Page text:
May be important, maybe not

A report this week from Seattle researchers about a man who was infected twice with Sars-CoV-2.

This report joins about 2 dozen others (not all officially detailed in published studies) about people who have become infected with a new Sars-CoV-2 infection after overcoming a first bout.

This is determined, by the way, by very detailed testing about the genetic footprint of the virus, in which researchers can determine that a new Sars-CoV-2 infection was really due to a different virus and not merely the reactivation of an old virus that didn’t clear permanently.

So is this really bad news for everyone else, especially for vaccine development since in these people, clearly an original immune response wasn’t sufficient to prevent re-infection?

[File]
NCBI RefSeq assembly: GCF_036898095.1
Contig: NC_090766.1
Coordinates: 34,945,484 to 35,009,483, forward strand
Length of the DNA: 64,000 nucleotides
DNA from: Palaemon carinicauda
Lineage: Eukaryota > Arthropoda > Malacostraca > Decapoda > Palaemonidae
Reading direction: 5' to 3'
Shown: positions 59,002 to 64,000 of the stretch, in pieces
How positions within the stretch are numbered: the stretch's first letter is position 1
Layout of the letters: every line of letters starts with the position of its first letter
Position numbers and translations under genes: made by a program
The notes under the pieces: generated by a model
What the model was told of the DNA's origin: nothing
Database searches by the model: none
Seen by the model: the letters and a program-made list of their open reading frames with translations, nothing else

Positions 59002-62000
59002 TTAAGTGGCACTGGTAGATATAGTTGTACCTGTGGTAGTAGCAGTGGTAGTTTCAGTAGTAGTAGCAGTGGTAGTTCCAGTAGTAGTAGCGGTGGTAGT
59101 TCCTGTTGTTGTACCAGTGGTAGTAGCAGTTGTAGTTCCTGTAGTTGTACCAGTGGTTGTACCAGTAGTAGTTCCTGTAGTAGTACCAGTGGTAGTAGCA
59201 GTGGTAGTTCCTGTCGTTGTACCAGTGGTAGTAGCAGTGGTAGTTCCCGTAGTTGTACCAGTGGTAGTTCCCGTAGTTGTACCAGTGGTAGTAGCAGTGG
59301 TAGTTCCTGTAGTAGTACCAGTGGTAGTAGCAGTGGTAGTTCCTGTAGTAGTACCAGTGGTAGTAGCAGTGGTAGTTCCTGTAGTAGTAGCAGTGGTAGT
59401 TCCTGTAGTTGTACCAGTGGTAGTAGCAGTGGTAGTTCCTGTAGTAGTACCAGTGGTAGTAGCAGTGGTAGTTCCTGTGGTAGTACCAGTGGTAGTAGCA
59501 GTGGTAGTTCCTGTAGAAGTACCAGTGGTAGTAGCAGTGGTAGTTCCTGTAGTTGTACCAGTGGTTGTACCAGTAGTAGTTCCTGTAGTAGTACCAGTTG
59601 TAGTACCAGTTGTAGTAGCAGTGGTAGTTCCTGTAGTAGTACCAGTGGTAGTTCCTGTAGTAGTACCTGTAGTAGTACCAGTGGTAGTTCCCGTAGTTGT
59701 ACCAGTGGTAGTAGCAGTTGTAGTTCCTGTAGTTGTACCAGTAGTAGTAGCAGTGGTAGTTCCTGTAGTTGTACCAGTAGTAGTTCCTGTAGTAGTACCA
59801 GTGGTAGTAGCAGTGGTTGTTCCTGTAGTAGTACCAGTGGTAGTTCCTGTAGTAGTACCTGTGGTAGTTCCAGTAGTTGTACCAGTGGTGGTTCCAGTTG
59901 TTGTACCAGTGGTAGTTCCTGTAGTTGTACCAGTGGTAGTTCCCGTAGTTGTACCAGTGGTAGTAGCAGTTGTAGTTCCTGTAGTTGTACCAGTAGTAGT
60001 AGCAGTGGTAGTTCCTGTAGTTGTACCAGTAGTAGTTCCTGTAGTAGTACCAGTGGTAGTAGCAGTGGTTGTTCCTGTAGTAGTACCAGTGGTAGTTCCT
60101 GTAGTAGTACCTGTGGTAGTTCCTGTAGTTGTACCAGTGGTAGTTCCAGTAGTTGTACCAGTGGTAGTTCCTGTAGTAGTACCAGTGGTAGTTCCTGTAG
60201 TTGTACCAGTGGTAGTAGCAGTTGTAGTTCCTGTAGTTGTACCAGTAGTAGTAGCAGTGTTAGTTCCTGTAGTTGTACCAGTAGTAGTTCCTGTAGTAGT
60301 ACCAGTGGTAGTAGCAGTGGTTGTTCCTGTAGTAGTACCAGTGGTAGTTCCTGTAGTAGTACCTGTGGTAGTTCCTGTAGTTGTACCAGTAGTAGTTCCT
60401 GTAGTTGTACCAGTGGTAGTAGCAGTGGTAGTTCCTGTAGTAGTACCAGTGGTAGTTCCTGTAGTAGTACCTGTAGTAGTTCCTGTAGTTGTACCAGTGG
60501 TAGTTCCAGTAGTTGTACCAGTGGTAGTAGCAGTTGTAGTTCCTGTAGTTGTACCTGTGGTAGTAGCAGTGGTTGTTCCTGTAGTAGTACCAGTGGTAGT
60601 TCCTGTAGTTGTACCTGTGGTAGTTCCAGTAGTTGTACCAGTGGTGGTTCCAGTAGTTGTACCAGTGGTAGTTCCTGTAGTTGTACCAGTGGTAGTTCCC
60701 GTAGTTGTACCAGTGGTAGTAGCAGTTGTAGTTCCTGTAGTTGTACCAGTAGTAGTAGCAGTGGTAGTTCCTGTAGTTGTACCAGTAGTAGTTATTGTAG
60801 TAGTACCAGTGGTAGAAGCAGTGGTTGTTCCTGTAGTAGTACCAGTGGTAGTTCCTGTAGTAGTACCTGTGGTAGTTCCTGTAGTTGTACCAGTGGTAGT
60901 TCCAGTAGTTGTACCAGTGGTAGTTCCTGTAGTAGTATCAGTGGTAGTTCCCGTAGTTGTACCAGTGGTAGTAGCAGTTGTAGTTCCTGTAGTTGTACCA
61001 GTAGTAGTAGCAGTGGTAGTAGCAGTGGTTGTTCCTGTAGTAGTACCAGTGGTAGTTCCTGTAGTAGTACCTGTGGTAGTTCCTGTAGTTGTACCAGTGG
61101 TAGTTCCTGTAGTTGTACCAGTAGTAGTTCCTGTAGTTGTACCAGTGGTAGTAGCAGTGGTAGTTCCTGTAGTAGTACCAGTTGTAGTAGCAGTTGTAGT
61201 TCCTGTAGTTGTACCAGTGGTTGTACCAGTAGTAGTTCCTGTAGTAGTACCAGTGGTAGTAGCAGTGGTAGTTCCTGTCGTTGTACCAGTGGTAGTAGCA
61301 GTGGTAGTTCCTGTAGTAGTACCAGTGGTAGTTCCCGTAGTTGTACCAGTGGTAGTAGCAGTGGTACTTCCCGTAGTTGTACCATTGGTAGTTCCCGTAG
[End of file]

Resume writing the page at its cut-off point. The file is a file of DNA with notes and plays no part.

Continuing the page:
That’s pretty doubtful.

Stands to reason, I think, that among the millions and millions of people infected with Sars-CoV-2 , a handful will become re-infected, probably because for undetermined reasons their immune response waned quickly.

But unless these cases begin to add up to significant numbers, and we can only hope they never do, it’s still pretty likely that these sorts of re-infections are rare events that should not have any implications for vaccine development.

Time will tell, of course.